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Drug’s registration with the Agenzia Italiana del Farmaco (AIFA) or the European Medicines Agency (EMEA) is also needed during the “clinical experimental” phase of the drug. After registration, the drug may be placed in the market. Let’s now see how research works in practice: the time from the discovery of the molecule to registration can reach up to 10 years or more. The costs of all this research are around €1Bn. We now realise how expensive it is for a pharmaceutical company to invest in research; it’s really expensive.

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Although the drug is registered it isn’t necessarily available to the public. This happens because it is the pharmaceutical companies that decide when the drug needs to be commercialised. As I mentioned before, during the clinical experimental phase, the pharmaceutical company applies for registration. At the same time, the company applies for the reimbursement of the drug from the SSN and agrees on pricing. AIFA, in order to grant reimbursement, follows objective criteria. These are:
A) Cost /efficacy benefits:
• the drug is useful for the treatment of diseases where there is no effective therapy
or
• the drug provides a better response for the same indications compared to other drugs available in the market.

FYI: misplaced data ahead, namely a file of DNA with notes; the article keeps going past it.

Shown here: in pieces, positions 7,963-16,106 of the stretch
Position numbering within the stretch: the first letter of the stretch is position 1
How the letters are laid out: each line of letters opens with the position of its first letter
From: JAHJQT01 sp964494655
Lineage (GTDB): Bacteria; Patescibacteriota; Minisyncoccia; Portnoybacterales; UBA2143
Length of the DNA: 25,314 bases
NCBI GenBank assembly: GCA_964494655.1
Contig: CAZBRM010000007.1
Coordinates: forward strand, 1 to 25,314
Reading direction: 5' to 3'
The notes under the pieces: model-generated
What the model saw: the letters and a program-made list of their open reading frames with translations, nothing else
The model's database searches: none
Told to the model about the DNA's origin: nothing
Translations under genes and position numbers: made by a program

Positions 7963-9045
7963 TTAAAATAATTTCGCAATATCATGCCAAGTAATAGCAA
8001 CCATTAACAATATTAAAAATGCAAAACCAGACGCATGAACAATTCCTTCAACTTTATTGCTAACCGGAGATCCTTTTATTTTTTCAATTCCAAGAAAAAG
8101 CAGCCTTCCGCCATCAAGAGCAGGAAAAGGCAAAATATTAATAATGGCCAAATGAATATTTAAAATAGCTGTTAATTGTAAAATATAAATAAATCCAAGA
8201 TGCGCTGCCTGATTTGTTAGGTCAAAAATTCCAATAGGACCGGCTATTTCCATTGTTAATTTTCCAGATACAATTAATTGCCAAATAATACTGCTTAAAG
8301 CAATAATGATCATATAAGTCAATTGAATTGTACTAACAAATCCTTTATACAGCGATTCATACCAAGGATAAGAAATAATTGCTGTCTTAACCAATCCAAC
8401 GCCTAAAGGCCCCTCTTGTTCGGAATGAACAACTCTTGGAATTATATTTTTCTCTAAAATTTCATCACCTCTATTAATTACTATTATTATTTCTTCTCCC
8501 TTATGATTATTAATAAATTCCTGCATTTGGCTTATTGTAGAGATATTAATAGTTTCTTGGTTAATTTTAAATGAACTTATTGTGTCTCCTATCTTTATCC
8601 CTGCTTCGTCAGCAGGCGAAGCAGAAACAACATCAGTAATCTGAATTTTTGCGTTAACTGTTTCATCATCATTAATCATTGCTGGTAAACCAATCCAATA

B) Risk/benefit ratio: it must be more favourable than the other drugs available on the market for the same indications.
C) Evaluation of the economic impact on the SSN.
D) Better rate of therapy cost/death when compared to products of the same efficacy.
E) Comparison with the prices and consumption of other European countries.
The company is well aware of the above criteria whilst working on the development plans for the drug. Different strategies are implemented depending on the type of product. However, two situations may arise.
A: the drug is reimbursed.
B: the drug is not reimbursed.
In this last case, commercialization of the drug may be postponed. Further research may be done to broaden the therapeutic profile of the drug e.g. new therapeutic indications or improved efficacy.
However, if the company decides to commercialise the drug, then the scientific/medical department will work together with the marketing department. Depending on the type of drug, particular strategies will be developed and all strategies will be aimed at the commercial success of the product.
• Market research and time to market
• Evaluation of clinical trials
• Planning of Phase IV to compare the drug to other similar products on the market
• The marketing material (corporate literature, visual aid, gadgets, etc.) that will be used by ISF for the launch of the drug
• Training courses for doctors, chaired by specialists
• Establish participation in national or international conferences, attended by specialists.
• Set up scholarships for young medical students, etc.
These ‘instruments’ or initiatives are communicated to the Ministry of Health for approval. All these initiatives are ultimately aimed at making profits.